La Buena Vida Springtown

August 1st, 2009

As far as we know, no one sells true Texas sparkling wine, but Dr. Bobby Smith is still making his own méthode champenoise sparkling wine at his La Buena Vida Vineyards and winery at Springtown.  Dr. Smith is a Texas wine pioneer who planted his vineyards in the 1970s and helped change the Texas law that eventually allowed wineries to sell wine in dry areas and to ship to customers inside the state creating our current boom in Texas wine.  Dr. Smith grows a number of varietals in his vineyard and makes wine under his private label as well as for the La Buena Vida label.  He occasionally also makes honey mead which he bottles and sells at the winery.  He makes the sparkling wine for his own enjoyment.  As a young man he worked in some of the top Champagne houses in France.  He tells us he still does riddling by hand just to keep in practice but being a man of many interests he also has a modern roto-pallette.  A visit to his winery is a trip back in time where winemaking is an adventure to be shared and a taste of unfiltered wine from the vat is a treat he enjoys sharing.  Dr. Bobby Smith is a true gentleman and an icon of Texas winemaking. He welcomes visitors to his vineyard and winery in Springtown but if you want to visit it is best to call ahead. 

2009 grapes ready for harvest at La Buena Vida Springtown

2009 grapes ready for harvest at La Buena Vida Springtown

Cheese In The Heart Of Texas

July 27th, 2009


The ACS opens their Festival of Cheese to the public.

The American Cheese Society comes to Texas for the first time in 26 years.  The annual conference is for members only, but if you are lucky enough to be in Austin on Saturday, August 8 you can attend the Festival of Cheese.  This is the premiere cheese event in the United States.  It showcases all of the cheeses entered in the Annual Judging & Competition including some great Texas cheese.  The festival will feature more than 1,000 artisan and specialty cheeses from producers throughout North America and it promises to be the most outrageous display of cheeses you have ever experienced.  The festival is at the Hilton Austin at 500 E. 4th street on Saturday August 8 from 5:30 to 9:30.  Tickets are $75 each and are available on the ACS website.  Availability is limited.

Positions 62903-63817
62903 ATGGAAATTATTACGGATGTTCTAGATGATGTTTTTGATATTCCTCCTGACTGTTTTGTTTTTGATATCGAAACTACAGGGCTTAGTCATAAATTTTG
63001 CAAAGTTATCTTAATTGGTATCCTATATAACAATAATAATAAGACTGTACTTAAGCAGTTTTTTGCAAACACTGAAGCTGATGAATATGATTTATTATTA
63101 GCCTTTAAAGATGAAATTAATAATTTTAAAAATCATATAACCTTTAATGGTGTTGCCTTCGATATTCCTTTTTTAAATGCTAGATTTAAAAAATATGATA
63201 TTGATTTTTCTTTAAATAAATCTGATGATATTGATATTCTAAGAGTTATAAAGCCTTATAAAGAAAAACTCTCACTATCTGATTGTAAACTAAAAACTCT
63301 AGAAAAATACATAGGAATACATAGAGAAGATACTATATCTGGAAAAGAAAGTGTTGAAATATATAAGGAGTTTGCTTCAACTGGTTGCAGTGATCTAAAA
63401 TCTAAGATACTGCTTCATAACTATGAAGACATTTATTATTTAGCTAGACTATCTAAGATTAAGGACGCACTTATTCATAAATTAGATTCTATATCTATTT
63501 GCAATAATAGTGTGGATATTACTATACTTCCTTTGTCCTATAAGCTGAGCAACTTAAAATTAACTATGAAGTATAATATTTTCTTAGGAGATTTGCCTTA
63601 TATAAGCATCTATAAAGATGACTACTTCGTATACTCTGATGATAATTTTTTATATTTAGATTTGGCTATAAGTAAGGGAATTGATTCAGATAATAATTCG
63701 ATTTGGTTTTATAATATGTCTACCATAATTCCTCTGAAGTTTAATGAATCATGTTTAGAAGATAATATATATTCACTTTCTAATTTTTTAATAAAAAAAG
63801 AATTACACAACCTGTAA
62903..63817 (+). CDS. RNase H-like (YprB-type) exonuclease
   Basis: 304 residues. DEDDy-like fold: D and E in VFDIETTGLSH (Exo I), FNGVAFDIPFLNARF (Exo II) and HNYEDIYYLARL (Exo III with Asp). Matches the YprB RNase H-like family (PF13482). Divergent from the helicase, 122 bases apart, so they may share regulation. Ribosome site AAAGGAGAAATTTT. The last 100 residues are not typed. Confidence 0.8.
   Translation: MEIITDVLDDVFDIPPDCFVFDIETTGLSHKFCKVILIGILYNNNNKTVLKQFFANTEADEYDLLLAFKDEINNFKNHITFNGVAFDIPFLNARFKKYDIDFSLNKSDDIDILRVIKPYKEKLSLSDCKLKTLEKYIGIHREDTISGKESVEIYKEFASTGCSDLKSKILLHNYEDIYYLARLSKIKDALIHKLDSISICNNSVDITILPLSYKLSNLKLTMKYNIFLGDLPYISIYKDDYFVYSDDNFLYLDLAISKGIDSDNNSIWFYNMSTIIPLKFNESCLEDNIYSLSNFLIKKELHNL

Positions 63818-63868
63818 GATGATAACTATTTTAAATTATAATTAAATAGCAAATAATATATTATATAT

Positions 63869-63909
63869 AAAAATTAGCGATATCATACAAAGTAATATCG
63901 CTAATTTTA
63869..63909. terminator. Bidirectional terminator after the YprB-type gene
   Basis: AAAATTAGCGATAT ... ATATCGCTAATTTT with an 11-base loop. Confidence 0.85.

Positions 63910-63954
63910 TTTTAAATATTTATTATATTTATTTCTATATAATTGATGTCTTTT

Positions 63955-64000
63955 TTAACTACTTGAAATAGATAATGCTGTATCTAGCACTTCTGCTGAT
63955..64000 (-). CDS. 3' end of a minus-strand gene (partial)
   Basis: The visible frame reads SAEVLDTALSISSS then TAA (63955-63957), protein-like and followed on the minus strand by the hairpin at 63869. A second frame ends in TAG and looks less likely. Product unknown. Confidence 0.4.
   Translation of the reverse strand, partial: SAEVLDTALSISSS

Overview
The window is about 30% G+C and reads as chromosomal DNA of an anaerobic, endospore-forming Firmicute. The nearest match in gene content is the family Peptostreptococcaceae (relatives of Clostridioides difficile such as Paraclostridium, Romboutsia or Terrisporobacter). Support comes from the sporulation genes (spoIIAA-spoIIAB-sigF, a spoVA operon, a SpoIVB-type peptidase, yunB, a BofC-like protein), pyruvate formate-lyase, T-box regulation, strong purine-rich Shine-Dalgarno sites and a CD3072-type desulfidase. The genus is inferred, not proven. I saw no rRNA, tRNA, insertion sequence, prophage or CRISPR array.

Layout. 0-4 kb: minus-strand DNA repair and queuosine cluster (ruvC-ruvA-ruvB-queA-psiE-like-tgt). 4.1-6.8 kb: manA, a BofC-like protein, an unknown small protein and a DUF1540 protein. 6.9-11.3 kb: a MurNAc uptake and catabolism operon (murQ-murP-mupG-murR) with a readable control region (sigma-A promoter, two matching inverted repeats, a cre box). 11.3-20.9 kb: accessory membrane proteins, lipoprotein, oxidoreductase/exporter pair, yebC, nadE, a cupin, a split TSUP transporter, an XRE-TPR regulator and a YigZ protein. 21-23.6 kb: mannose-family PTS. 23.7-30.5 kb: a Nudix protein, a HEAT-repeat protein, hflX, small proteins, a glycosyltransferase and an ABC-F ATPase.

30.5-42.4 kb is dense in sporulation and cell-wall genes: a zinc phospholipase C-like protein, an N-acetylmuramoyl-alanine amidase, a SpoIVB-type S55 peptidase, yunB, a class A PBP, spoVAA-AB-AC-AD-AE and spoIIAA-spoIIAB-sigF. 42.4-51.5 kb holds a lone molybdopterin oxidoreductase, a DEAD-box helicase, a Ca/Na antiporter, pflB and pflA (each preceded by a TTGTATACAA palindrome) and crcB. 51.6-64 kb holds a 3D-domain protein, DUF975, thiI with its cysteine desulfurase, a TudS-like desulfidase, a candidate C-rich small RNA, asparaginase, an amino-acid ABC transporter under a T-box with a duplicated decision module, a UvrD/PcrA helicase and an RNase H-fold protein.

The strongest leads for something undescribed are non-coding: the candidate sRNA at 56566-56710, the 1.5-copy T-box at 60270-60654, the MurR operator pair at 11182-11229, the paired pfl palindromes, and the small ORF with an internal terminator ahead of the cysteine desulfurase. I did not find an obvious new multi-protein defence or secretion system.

The Locavore Dairyman

July 16th, 2009

Todd Moore's Guernsey at the 2009 Fort Worth Stock Show

Todd Moore's Guernsey at the 2009 Fort Worth Stock Show

The Locavore movement is being promoted in some interesting places.  Last week Plano dairyman Todd Moore (Lavon Farms) hosted the national convention of the American Guernsey Association in Richardson Texas.  The meeting had some unusual events.  Texas was a first as a venue (Todd is one of only four Guernsey farmers in Texas).  The national sale was held on the stage of the Eisemann Center for the Performing Arts.  And then there is the locavore connection.  For the gala dinner on Saturday night Todd worked with two Dallas area chefs to create a dinner with  locally sourced ingredients.  The convention also opened the dinner to the public so that folks interested in dairy farming or just interested in learning more about where their food comes from could have dinner with the dairy farmers.